Resilience and the lack thereof. What price action today says about the FX trend.

The most-recent leg of US dollar strength started about 5 weeks ago on June 17. Here is G10 FX performance since then.

In addition, the S&P 500 has risen 0.35% in that period, the DAX +5.1%, the Nikkei +2% and the Shanghai Composite -10.3%.

Gold is down 8.6% and oil down a whopping 17%.

1) The appetite to retrace in commodities is very weak

The commodity rout is what stands out over the past month. There's no rule that says 'the bigger the fall, the bigger the bounce' and that's illustrated today. Gold climbed as much as $14 but is up just $6 now. Oil is up 25-cents after rising 85-cents.

2) The bounce in CAD has been the weakest

The RBNZ decision is due up tomorrow (preview here). If anything, you'd think that would be the most-skittish market. But the kiwi is only a dozen pips from the highs while the loonie is about 40 pips from the extreme. The Canadian dollar is in for a world of hurt.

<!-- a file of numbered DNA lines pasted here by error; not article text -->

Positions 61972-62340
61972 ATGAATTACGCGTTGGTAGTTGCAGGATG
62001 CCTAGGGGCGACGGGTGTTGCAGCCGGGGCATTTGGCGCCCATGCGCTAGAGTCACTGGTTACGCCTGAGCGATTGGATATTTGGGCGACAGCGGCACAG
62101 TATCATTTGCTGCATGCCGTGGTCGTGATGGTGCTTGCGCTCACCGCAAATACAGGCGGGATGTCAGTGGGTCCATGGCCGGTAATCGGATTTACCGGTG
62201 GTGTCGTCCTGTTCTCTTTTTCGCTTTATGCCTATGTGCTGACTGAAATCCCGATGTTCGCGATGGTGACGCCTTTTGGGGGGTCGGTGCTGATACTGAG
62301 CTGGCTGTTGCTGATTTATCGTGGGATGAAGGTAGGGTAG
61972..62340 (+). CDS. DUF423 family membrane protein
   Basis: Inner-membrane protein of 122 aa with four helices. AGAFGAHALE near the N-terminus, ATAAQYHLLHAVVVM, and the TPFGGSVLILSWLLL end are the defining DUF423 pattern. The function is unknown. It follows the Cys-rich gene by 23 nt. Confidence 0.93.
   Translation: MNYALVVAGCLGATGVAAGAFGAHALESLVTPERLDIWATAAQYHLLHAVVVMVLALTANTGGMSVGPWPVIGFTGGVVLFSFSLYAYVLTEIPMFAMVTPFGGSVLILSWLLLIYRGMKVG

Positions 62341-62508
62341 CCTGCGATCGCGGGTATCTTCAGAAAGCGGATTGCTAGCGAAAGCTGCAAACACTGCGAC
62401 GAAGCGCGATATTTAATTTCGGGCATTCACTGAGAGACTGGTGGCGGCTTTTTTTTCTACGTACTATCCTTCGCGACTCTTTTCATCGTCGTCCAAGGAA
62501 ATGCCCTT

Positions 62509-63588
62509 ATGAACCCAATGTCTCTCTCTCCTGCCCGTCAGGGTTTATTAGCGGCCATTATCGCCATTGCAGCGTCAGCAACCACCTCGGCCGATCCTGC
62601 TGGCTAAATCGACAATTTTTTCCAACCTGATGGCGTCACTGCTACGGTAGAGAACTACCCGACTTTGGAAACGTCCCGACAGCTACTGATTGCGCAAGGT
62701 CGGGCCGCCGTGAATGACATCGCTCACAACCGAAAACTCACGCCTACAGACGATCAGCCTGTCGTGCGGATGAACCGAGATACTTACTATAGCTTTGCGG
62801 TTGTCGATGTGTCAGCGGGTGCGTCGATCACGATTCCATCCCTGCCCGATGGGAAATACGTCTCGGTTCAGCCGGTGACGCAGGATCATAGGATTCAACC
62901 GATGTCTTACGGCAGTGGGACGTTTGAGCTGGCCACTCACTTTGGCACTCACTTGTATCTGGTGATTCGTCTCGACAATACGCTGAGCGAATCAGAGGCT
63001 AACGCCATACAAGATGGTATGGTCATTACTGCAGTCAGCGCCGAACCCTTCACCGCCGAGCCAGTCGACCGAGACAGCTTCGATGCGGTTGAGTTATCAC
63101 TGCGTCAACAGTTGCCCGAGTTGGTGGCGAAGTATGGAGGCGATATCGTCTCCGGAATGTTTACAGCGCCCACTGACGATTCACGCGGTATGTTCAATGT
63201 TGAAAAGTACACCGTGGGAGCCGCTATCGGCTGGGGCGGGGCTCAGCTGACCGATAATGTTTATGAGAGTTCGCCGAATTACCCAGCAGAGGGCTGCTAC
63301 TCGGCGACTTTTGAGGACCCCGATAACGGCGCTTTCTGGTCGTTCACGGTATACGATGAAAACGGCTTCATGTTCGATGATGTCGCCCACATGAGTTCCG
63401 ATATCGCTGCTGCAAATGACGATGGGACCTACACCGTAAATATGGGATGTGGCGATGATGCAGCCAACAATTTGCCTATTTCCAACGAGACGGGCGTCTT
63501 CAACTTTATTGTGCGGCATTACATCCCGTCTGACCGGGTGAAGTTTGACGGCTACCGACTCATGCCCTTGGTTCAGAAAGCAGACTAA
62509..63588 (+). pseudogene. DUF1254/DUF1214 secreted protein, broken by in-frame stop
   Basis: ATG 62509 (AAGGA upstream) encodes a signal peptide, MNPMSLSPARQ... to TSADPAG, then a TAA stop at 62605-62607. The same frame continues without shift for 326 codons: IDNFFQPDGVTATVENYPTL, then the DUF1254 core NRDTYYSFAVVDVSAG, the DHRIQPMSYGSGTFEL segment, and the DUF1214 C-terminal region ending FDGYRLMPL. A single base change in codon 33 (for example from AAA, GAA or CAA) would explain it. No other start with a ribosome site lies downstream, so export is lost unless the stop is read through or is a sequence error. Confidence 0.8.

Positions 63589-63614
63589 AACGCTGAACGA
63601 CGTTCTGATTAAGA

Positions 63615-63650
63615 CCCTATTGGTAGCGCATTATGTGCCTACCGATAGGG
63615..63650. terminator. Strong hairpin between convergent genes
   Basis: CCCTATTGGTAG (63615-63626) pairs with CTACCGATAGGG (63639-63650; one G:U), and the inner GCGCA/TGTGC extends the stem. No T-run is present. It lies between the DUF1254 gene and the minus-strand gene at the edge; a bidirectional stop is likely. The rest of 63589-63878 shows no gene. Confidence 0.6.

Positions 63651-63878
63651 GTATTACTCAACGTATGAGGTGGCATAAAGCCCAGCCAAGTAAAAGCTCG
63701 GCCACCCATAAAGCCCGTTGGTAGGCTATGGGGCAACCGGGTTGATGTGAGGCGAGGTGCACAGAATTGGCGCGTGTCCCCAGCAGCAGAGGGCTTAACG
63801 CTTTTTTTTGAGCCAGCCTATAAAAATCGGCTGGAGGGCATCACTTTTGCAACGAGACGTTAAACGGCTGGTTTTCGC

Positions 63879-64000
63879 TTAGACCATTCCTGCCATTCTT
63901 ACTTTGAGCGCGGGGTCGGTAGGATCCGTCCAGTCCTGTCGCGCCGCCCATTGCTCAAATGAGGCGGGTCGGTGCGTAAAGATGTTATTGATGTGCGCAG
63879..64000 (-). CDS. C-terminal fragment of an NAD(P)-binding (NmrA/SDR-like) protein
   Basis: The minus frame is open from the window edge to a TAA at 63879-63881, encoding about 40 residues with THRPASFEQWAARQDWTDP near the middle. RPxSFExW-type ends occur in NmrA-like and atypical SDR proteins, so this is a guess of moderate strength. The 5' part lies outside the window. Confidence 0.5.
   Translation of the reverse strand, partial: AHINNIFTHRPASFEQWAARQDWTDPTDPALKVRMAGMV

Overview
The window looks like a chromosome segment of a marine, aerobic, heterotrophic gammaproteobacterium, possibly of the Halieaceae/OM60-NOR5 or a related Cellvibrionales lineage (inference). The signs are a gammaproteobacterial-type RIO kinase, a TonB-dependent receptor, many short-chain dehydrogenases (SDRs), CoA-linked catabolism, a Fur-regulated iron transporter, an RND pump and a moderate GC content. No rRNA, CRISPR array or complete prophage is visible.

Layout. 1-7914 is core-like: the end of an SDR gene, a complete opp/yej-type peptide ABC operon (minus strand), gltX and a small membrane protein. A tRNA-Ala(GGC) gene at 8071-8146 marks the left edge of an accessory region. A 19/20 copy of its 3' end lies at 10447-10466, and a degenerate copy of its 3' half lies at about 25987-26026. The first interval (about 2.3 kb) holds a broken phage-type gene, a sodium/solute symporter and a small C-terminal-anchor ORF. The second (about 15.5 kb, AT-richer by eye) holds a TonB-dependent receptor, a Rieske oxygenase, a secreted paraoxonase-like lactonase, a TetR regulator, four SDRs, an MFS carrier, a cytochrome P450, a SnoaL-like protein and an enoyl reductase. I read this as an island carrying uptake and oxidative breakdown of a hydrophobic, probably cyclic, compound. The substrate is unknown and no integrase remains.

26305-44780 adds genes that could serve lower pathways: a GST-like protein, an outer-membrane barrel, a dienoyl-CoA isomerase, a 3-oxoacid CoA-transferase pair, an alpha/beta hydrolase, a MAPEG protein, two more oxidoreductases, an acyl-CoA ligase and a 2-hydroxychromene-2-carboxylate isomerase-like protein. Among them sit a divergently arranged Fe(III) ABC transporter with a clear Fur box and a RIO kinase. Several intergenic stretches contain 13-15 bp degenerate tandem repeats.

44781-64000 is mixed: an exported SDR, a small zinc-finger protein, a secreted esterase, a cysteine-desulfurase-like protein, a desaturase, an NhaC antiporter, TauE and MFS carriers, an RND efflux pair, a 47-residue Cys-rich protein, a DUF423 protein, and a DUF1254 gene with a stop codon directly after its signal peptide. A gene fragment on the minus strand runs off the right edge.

3) USD/JPY appetite is mediocre

The surprise in last week's CFTC report was a sharp paring in USD/JPY longs. The market just isn't in love with the trade like it used to be. The BOJ minutes were a bit more dovish earlier today but bottom fishing in the pair is light.

4) Speaking of fish

The rally today in EUR/CHF is awfully fishy. It's generally a day for risk aversion but EUR/CHF is up a half-cent. You could explain it away with rising Eurozone sovereign yields and diminished Grexit fears. It also doesn't have the hallmarks of a sharp, SNB-driven move but it doesn't quite pass the smell test.

5) The stock market is solid

This would have been a good day for a 25-point fall in the S&P 500 but it's only down 9. There's still time but if there were genuine earnings nerves, there would have been much more selling. Of course, that could change if APPL (after the close) and others disappoint.

If you're looking for live forex education, check out how Greg Michalowski attacks currency trends and uses retracements like this to manage risk and establish positions.